Potentially, yes! One aspect of naked mole-rats negligible senescence is a resistance to cancer, which is thought to be due to the production of a substance responsible for their stretchy skin, which in turn is an adaptation to living underground in tight tunnels. Research into this cancer resistance is giving scientists new insights into the pathways leading to tumor formation, and may one day produce new treatments.
Naked mole-rats run forwards and backwards with equal speed – this is very unusual for a mammal. Understanding their backwards gait may have applications in robotics.
Being eusocial means living in a cooperative society. Naked mole-rats are the mammalian equivalent of eusocial insects like bees and termites. Groups commonly contain 100, but up to 300 have been recorded. At the top of the hierarchy is a dominant breeding queen who mates with 1-3 breeding males. The rest of the colony do not reproduce but “work” (small animals do more) or “defend” (larger animals). Their roles change as they grow.
The queen behaviourally harasses the non-breeders and the “stress” shuts down their reproductive systems, so both sexes of “adult” animals are held in a state of pre-puberty.
It was their eusociality that first drew the interest of scientists, who sought to understand the costs and benefits to this extreme social and cooperative behaviour – why sacrifice your own reproduction to help others breed? Some of the answers lie in “kin selection theory” – by helping close relatives to successfully reproduce, you indirectly pass on some of your own genes (inclusive fitness).
Their natural and extreme socially-induced suppression of fertility is of great interest, because stress is a major cause of infertility in many animals, including humans, and the mechanisms are likely to be common to all.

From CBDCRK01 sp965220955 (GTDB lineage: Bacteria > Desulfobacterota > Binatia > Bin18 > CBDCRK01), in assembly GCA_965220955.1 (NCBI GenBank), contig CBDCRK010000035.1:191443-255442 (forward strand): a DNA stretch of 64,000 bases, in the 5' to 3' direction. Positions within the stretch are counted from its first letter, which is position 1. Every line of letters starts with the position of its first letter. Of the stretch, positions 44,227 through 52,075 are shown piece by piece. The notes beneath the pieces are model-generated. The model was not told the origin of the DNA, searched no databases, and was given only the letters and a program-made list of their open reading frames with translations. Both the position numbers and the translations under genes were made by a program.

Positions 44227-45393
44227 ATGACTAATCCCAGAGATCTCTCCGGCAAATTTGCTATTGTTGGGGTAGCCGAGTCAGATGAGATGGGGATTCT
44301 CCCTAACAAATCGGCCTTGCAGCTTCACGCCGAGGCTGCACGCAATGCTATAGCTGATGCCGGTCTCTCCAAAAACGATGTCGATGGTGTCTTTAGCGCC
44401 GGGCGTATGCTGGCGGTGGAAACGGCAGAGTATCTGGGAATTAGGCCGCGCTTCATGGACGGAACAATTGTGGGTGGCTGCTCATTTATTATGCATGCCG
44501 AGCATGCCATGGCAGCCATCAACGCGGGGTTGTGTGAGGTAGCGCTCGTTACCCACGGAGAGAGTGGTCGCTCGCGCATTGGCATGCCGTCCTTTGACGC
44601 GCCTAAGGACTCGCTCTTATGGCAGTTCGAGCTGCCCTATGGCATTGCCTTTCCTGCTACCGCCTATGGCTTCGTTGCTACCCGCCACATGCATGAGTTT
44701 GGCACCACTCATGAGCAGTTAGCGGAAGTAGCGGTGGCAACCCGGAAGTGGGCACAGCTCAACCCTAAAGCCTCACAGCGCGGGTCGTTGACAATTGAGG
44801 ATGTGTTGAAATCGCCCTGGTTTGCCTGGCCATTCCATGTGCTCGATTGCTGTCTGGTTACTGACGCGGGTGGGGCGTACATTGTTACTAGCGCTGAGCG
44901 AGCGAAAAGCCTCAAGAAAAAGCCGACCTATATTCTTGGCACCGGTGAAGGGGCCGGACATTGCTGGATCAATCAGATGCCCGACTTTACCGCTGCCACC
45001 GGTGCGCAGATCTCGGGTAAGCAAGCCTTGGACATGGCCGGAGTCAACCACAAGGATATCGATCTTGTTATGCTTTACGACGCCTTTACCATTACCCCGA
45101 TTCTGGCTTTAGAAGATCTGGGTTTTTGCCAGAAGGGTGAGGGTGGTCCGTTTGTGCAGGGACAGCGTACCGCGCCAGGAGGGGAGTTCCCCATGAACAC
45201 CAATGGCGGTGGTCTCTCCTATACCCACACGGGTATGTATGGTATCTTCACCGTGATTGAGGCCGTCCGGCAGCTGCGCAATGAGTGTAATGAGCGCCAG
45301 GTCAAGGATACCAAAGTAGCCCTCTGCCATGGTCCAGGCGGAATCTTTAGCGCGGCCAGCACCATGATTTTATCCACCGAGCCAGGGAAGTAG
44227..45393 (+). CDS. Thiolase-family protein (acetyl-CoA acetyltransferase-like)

“If you play the Game of Thrones, you win or you die…” will be a phrase familiar to many, and one that applies to naked mole-rat society. The Queen is the most dominant individual within the colony and often achieves her position by fighting with and killing rivals. Once “on the throne” she can never revert to a non-breeder and must hold her position by asserting her authority – or be deposed.
Because establishing new colonies is risky and difficult, naked mole-rats may sometimes be forced to breed with close relatives (ewww!). It is thought that harmful recessive genes, which can lead to physical and mental issues, may have been purged from populations following several cycles of such facultative (or circumstantial) inbreeding.
Specific “disperser males” with a particular body shape, physiology and behaviour have been discovered which move to other colonies to spread their own genes, and to offset the effects of any inbreeding.
Naked mole-rats have a very low body temperature for a mammal (at 32˚C) and a low basal metabolic rate (30% lower than predicted by body size). They have lost the typical mammalian “warm-bloodedness” or endothermy – they are effectively cold-blooded, or ectothermic; they have no subcutaneous fat layer, no sweat glands and do not shiver to generate body heat when cold. Together with the naked skin, these characteristics enable them to gain and lose heat quickly and behaviourally thermoregulate in their burrow, where temperatures are quite constant – they have a “high thermal conductance”. A secondary benefit is that with a lack of fur, external parasites are discouraged. These reduced energy requirements are useful in an environment where the food supply may be unpredictable.
We are experimenting with the many ways that scientific data can be used in art and science. This project aims to collect a valuable body of behavioural data that can help us understand more about the naked mole-rat, and more about how we absorb data in different formats.
Download the app!
A naked mole-rat colony in your pocket! Download the app to monitor Colony Omega at any time. The app features the artwork, gallery and data visualisation. And it's free.
A Selfless Society (2016)
Online audio-visual artwork
A Selfless Society is an abstract animation influenced by live data from the naked mole-rat colony. Creating work with real-time, live data from living systems can stimulate unexpected connections to nature. The animals bring their own unpredictably to the artwork which cannot be anticipated or synthesised. As we observe the colony’s activity patterns we are invited to consider new social models for family and society. We may question whether we, like naked mole-rats, could became eusocial. How would this alter our expectations of own gender identities, actions or motivations?
This is Nature Now (2016)
Soft robotic kinetic sculpture